More Farm Fun!

Barnyard Bingo by Fisher Price has been a huge hit with my preschool and early elementary students this past week.  This game was perfect to pair with the farm books I created.  For each session, I read one of the farm books again and then the students and I played Barnyard Bingo.  I really like using this game in therapy because it targets many different skills such as matching, farm vocabulary terms, color concepts, counting 1-3, simple verbs (open/close), and turn taking with peers.   If you haven’t used this game before it’s a great one to add to your collection!

Barnyard Bingo

Set Up- The students each get a different color board.  Each board has 3 different farm animals on it and the student needs to match both the correct color coin and animal picture to his/her board.  Before we start the game I go around and identify what color coin each student needs and we point to each animal on his/her board and say the animal name.  So for the blue board I point to each animal as I say “cow, pig, chicken”.

Barnyard Pictures

I go first and say “my turn” as I point to myself.  I say “open” or “open door” as I open the barn door.  I take out the coin and ask “does it match?” or “is is the same?”  If the coin doesn’t match I say “not the same” and “in barn” as I put the coin back in the top of the barn.  Then I ask “who’s turn?”  I have the student say “my turn” or touch the my turn card if the student is nonverbal.  I have the student also say “open” or touch the open symbol on the core board before the student opens the barn door.  If the coin matches the student places the coin on his/her board but if the coin doesn’t match the student puts the coin back in the barn.  I again have the student say “in”, “in barn” or touch the “in” symbol on the core board before he/she drops the coin back in the barn.

Barnyard bingo open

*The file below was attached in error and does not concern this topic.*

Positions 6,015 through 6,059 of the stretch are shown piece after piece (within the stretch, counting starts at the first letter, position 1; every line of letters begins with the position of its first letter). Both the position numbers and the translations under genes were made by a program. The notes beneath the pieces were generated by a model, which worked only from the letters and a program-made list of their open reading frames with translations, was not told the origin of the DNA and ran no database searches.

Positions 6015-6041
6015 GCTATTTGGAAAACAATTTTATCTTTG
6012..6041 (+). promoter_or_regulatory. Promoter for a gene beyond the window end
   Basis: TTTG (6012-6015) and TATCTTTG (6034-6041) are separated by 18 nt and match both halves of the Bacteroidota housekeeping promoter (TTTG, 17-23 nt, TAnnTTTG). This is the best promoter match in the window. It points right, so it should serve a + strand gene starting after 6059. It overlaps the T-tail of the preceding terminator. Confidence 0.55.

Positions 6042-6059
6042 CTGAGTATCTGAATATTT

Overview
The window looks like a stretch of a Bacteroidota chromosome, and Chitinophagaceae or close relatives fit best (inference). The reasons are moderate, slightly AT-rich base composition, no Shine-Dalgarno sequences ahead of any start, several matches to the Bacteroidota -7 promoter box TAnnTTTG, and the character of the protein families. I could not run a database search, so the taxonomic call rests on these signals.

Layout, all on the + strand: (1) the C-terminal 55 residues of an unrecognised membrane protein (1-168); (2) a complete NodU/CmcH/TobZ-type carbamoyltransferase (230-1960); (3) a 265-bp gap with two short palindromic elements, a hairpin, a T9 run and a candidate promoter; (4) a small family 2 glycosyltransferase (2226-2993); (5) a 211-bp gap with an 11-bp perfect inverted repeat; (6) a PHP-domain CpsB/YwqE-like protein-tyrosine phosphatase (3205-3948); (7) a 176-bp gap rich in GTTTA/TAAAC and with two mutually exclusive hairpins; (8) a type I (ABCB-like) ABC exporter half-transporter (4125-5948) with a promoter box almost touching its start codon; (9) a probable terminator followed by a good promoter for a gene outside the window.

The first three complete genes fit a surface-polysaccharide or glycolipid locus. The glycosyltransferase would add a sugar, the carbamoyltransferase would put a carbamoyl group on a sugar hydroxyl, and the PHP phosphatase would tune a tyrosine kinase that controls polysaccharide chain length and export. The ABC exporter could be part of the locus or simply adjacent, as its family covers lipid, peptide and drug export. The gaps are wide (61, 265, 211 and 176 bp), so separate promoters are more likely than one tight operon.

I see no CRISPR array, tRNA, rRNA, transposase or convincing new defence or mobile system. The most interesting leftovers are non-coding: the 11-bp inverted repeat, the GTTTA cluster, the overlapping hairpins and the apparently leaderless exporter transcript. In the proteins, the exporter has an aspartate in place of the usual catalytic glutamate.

The game continues this way until all the students have his/her coins on their board.  You can also include lots of “wh” question during the game such as “what did you get?”, “what does the cow say?”, “what color is the pig?”, or “where does the chicken live?”   HAVE FUN!

If Barnyard Bingo is too difficult for some of you students try this Fisher Price Piggy Bank activity –Fisher Price Laugh & Learn:  Learning Piggy Bank  This is another good resource for your collection.

piggy bank pic

This activity is great for color concepts, counting, following direction, simple verbs (open/close), simple prepositions (in/out), and turn taking with peers.  You can vary the activity depending on your students’ abilities.   For some students I keep it really simple and just focus on one or two concepts during the activity.  For example, I might work on the student signing or saying “more” before I give him/her another coin to put in the piggy bank.  I may work on the concept “in” and have the student say “in” as he/she drops the coin in the piggy bank.   You can have the students work on passing the pig to one another to help understand the concept of turn-taking.  To work on following direction, you can hold up 2 coins and give the student a direction such as “take green” or “green in pig”.  I keep my language really simple during the activity but I provide verbal models throughout the activity such as “open” as I open the door, “out” as I pull out the coins”, “in” as I put a coin in the piggy bank, or “my turn” as I take a turn in the activity.  Even though this is a simple activity there is so much language you can model during the lesson.

Piggy Bank 1


Sarah The Speech Helper



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